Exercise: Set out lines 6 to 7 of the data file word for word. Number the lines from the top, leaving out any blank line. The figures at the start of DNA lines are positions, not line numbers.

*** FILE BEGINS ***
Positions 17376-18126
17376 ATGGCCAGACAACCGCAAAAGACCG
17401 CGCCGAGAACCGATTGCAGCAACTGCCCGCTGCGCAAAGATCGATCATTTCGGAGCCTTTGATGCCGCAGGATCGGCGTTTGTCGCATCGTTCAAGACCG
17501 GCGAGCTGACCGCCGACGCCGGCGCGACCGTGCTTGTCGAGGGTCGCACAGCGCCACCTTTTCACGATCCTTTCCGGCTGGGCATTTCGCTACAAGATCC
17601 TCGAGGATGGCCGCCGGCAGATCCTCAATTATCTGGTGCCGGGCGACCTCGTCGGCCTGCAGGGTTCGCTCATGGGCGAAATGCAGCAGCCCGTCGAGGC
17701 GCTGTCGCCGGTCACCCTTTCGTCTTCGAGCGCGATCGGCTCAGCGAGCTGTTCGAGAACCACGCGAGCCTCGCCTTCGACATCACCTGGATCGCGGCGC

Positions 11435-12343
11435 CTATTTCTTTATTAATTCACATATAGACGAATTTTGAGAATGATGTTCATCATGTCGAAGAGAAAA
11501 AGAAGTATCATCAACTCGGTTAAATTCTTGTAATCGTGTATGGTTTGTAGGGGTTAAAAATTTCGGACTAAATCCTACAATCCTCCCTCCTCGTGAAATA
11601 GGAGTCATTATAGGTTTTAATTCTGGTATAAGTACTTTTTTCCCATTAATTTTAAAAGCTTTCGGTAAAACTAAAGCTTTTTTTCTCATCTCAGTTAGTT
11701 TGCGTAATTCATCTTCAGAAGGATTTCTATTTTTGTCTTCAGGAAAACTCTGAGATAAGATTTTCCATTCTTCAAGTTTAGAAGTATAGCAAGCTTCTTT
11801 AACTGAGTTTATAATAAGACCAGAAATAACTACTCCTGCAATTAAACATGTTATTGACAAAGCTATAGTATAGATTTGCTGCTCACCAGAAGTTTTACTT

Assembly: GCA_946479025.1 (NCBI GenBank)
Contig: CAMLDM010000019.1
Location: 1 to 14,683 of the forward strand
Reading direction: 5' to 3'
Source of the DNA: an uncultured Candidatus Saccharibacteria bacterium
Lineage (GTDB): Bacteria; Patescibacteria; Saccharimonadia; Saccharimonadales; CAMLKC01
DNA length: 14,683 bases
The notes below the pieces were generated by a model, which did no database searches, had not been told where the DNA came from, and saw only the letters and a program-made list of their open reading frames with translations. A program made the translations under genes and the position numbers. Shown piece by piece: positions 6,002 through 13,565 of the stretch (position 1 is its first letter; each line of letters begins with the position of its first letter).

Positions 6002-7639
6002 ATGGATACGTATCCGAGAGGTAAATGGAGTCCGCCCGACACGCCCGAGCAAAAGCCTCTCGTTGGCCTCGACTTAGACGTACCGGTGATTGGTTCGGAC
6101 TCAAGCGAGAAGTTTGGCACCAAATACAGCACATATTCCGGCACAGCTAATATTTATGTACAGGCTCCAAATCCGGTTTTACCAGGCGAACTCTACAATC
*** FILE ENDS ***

17701 GCTGTCGCCGGTCACCCTTTCGTCTTCGAGCGCGATCGGCTCAGCGAGCTGTTCGAGAACCACGCGAGCCTCGCCTTCGACATCACCTGGATCGCGGCGC

Positions 11435-12343